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I've already looked at this question on representing strings in Python but my question is slightly different.

Here's the code:

>>> class WeirdThing(object):
...     def __init__(self):
...         self.me = time.time()
...     def __str__(self):
...         return "%s" % self.me
...     def __repr__(self):
...         return ";%s;" % self.me
... 
>>> weird_list = [WeirdThing(), WeirdThing(), WeirdThing()]
>>> print weird_list
[;1302217717.89;, ;1302217717.89;, ;1302217717.89;]
>>> "\n".join(weird_list)
Traceback (most recent call last):
  File "<console>", line 1, in <module>
TypeError: sequence item 0: expected string, WeirdThing found

I realize that this works:

>>> "\n".join(str(wi) for wi in weird_list)
'1302217717.89\n1302217717.89\n1302217717.89'
>>> 

Still it would be nice to avoid doing that every time I want to join the objects together. Is it simply not possible?

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Go ahead and ignore what the functions are outputting; this could be any class with a __str__ method. –  Jordan Reiter Apr 7 '11 at 23:11

5 Answers 5

up vote 6 down vote accepted

You have to stringify your objects before you can join them. This is because str.join expects a series of strings, and you must give it a series of strings.

For the sake of less typing at the cost of readability, you can do "\n".join(map(str, list_of_things).

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An alternative would be to use a generator expression: '\n'.join((str(x) for x in list_of_things)) –  Wesley Apr 8 '11 at 1:00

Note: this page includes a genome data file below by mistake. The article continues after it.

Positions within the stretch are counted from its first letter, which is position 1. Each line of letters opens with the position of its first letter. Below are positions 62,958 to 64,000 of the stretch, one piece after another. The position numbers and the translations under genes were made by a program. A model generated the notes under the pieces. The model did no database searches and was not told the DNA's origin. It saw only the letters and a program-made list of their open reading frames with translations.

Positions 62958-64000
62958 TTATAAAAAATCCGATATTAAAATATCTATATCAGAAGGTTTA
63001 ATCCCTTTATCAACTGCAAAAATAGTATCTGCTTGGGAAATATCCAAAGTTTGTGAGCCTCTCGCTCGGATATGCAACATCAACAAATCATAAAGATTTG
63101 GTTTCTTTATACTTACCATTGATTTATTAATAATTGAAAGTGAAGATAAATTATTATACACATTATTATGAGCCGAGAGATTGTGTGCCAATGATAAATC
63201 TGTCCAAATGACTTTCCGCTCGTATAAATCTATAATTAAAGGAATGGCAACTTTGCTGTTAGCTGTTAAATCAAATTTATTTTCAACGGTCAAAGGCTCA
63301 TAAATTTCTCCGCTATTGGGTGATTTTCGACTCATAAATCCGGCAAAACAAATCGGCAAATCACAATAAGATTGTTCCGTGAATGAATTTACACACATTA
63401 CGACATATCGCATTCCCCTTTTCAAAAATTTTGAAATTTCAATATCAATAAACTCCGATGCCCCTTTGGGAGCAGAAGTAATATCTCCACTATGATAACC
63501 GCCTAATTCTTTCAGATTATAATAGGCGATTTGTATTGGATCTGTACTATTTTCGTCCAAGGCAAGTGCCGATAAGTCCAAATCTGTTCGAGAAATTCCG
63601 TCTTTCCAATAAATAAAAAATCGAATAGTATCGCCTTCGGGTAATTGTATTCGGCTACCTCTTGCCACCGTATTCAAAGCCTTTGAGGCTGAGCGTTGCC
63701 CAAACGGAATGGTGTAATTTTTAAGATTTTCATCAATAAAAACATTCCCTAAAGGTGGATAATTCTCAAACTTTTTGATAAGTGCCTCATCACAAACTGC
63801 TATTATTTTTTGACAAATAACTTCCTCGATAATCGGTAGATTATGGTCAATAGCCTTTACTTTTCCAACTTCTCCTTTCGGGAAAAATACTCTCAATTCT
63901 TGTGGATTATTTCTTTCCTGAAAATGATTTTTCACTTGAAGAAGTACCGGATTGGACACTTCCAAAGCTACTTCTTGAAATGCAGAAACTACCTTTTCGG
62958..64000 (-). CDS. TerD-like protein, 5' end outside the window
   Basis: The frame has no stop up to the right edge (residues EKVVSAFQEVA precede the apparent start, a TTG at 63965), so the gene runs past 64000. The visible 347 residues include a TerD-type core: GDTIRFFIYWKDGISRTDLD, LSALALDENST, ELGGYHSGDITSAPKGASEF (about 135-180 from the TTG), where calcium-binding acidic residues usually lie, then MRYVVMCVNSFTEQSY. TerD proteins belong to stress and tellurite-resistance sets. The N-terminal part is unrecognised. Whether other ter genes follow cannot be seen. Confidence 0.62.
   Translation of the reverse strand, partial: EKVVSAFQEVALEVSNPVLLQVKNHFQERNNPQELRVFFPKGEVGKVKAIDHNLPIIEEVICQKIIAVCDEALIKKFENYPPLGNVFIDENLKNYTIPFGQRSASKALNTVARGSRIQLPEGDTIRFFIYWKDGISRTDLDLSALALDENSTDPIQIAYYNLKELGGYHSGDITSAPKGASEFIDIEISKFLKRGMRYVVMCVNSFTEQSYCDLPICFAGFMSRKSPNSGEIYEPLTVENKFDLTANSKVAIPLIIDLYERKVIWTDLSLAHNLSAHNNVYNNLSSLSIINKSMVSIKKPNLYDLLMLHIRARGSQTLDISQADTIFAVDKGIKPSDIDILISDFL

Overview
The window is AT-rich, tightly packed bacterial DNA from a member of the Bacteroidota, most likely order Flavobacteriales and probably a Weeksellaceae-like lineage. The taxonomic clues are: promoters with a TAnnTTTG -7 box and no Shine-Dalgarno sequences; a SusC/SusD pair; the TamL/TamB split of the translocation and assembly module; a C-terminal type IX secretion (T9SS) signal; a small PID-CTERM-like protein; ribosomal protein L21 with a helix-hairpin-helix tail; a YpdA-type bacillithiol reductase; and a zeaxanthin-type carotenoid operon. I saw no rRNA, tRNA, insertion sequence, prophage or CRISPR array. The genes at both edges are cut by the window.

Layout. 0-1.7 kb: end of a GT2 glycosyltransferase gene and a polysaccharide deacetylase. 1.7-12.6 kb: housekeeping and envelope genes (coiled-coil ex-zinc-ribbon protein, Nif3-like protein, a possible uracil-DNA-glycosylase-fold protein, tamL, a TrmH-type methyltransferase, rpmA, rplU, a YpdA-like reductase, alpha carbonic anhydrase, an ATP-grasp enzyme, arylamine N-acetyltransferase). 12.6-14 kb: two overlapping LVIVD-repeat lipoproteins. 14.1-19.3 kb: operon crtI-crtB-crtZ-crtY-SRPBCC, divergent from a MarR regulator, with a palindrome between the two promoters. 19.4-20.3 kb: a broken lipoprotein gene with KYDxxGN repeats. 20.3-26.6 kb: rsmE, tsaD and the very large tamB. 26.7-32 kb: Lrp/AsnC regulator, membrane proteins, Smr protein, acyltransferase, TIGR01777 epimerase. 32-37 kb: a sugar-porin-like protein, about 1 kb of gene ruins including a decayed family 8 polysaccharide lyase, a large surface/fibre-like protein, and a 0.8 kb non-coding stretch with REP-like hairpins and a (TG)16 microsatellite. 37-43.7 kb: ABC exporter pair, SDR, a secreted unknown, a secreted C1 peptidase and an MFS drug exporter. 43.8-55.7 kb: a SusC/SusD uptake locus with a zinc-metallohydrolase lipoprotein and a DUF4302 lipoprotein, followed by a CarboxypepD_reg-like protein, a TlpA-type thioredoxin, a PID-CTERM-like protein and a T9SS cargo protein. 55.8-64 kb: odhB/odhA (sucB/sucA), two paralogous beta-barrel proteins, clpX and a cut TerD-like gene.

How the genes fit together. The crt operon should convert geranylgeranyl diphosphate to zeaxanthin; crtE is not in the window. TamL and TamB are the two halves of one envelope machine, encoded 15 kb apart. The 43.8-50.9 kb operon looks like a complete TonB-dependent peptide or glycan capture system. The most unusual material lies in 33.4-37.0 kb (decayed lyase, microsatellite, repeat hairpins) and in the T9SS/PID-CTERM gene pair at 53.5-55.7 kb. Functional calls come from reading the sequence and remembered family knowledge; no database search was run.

1  
Thats what the OP had in his post, which, i believe, is the preferred way over using map. –  DTing Apr 8 '11 at 2:05
    
Thanks. I was hoping there was some way to make this implicit in the way that JavaScript automatically calls the .toString() method on an object when used as a string. Then of course I remembered: Explicit is better than implicit. –  Jordan Reiter Apr 8 '11 at 18:12

There are probably no amazing way.

def strjoin(glue, iterable):
    return glue.join(str(s) for s in iterable)
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You technically aren't joining the list of python objects, just their string representation.

>>> reduce(lambda x,y: "%s\n%s" % (x,y), weird_list)
'1302226564.83\n1302226564.83\n1302226564.83'
>>> 

This works as well but doesn't look any nicer:

>>> a = ""
>>> for x in weird_list:
...     a+="%s\n" % x
... 
>>> print a
1302226564.83
1302226564.83
1302226564.83

>>>
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Would it work for you if you added an __add__ method? E.g.,

from operator import add
from random import randint

class WeirdThing(object):
    def __init__(self,me=None):
        self.me = me if me else chr(randint(97,122))
    def __str__(self):
        return "%s" % self.me
    def __repr__(self):
        return ";%s;" % self.me
    def __add__(self,other):
        new_me = add(str(self.me),str(other.me))
        return WeirdThing(new_me)

weird_list = [WeirdThing(), WeirdThing(), WeirdThing()]
print weird_list

gives,

[;y;, ;v;, ;u;]

and this,

strange_thing = reduce(add,weird_list)
print strange_thing

gives,

yvu
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str.join() has linear complexity, this is quadratic. For any length of list this is going to have horrible performance from all the temporary intermediate strings that are produced. –  Duncan Apr 8 '11 at 8:14

"...it would be nice to avoid doing that every time..."

You want to avoid repeating that same code multiple times? Then use a function;:

def join_as_str(alist):
    return "\n".join(str(item) for item in alist)
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